“’Lord, I hate buttermilk’, the farmer began. The visiting pastor opened one eye to glance at the farmer and wonder where this was going. The farmer loudly proclaimed, ‘Lord, I hate lard.’ Now the pastor was growing concerned. Without missing a beat, the farmer continued, ‘And Lord, you know I don’t much care for raw white flour.’
“The pastor once again opened an eye to glance around the room and saw that he wasn’t the only one to feel uncomfortable.
“Then the farmer added, ‘But Lord, when you mix them all together and bake them, I do love warm fresh biscuits. So Lord, when things come up that we don’t like, when life gets hard, when we don’t understand what you’re saying to us, help us to just relax and wait until you are done mixing. It will probably be even better than biscuits. Amen.’
“Within that prayer there is great wisdom for all when it comes to complicated situations like we are experiencing in the world today.
“Stay strong, my friends, because our LORD is mixing several things that we don’t really care for, but something even better is going to come when HE is done with it. AMEN”
Eric Krotzinger, the elevator’s superintendent, posted on social media,
“I was told to stay off and away from social media. I listened mostly, but I just cannot do it. I need to tell this story of the kindness and gratitude. The goodness in life needs to be spread for the rest of world to see.
“We were scheduled to tarp our bunker Friday morning but we canceled the install.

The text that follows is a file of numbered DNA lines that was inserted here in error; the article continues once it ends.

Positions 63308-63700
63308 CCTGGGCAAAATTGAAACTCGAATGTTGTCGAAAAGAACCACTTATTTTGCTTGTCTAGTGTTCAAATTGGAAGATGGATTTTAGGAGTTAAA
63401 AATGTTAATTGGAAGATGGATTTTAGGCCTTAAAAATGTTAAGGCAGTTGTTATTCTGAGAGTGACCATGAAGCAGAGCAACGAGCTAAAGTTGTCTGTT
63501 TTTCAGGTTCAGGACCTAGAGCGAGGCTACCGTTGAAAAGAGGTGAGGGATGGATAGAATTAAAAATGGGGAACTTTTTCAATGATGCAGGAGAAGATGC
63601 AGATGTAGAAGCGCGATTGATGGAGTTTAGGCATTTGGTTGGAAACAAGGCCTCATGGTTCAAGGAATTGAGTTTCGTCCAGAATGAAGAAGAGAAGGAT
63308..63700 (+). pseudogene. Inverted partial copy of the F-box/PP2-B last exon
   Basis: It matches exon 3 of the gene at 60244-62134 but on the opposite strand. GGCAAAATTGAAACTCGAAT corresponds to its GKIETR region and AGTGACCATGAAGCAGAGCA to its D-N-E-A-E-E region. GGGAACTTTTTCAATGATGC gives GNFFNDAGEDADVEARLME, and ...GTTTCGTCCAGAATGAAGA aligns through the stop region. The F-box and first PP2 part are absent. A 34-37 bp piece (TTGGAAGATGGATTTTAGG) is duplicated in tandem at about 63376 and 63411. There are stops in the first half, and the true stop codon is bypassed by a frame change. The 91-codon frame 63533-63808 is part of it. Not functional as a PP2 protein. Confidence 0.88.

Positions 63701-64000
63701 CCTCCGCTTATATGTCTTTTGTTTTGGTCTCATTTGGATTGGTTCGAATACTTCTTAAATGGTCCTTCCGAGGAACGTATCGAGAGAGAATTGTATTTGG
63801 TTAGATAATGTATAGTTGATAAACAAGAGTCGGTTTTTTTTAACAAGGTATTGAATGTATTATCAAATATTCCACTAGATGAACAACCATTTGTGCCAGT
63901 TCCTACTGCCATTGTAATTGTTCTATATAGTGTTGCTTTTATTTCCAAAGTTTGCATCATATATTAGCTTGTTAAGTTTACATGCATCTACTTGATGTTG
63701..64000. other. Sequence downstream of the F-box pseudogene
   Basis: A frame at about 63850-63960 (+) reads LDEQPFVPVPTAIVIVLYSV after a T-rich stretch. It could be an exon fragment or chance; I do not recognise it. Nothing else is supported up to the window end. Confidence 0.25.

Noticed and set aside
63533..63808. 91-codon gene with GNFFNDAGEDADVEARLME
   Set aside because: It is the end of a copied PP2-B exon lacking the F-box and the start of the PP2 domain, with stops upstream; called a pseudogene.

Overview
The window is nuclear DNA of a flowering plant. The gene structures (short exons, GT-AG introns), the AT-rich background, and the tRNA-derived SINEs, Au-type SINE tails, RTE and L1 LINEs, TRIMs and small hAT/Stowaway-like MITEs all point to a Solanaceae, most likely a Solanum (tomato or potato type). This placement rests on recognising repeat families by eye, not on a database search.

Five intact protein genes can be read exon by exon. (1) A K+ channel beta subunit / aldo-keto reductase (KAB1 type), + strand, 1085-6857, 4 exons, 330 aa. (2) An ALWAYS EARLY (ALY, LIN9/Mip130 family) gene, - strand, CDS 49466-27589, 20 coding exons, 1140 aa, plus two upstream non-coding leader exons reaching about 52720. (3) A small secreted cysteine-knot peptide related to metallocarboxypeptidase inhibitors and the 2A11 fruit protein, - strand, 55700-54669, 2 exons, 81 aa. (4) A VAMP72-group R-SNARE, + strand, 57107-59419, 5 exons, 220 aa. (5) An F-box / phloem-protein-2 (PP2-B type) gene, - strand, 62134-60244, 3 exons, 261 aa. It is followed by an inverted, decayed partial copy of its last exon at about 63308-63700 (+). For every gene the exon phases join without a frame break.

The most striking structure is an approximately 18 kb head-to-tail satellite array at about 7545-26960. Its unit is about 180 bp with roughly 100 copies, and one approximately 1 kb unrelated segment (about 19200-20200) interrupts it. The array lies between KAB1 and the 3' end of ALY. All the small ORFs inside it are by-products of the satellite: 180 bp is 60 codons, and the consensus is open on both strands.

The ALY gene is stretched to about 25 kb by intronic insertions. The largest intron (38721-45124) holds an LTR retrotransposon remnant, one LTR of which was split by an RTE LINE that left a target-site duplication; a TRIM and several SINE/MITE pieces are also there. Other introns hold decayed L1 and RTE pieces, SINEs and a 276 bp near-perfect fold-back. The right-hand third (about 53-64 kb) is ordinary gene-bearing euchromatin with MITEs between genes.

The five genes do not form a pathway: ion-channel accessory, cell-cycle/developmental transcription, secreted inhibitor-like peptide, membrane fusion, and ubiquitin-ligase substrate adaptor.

“Soles Enterprises from Brandon, S.D. couldn’t stand to see a perfectly good bunker of corn go to waste. They know the blood and sweat and countless hours and dollars our farmers put into that grain that feeds the world. They responded back and said they were bringing extra crew members and were getting our tarp installed. Told us to not worry about a thing, it’s taken care of.
“From the bottom of my heart, my crew and my Agrex family, and all the farmers that hauled that corn in, We are thankful! I am forever in your debt.
“Soles Enterprises is a family owned company and I have had the privilege to meet the father, daughter and son! They have earned everyone’s business in my mind. You can do all you want for them. Donations, cards, thank you’s, anything. I just want them to be known for their kind generosity.
The second outfit I have to thank is Saathoff Construction for lending the equipment to make the install easier. And Billy Paxton for operating the equipment and doing more for the job than any man needs to do!”
When the call for help was sounded, members of the Superior Police Department, The Nuckolls County Sheriff’s Department, the Nebraska State Patrol, and Superior and Nelson fire departments answered.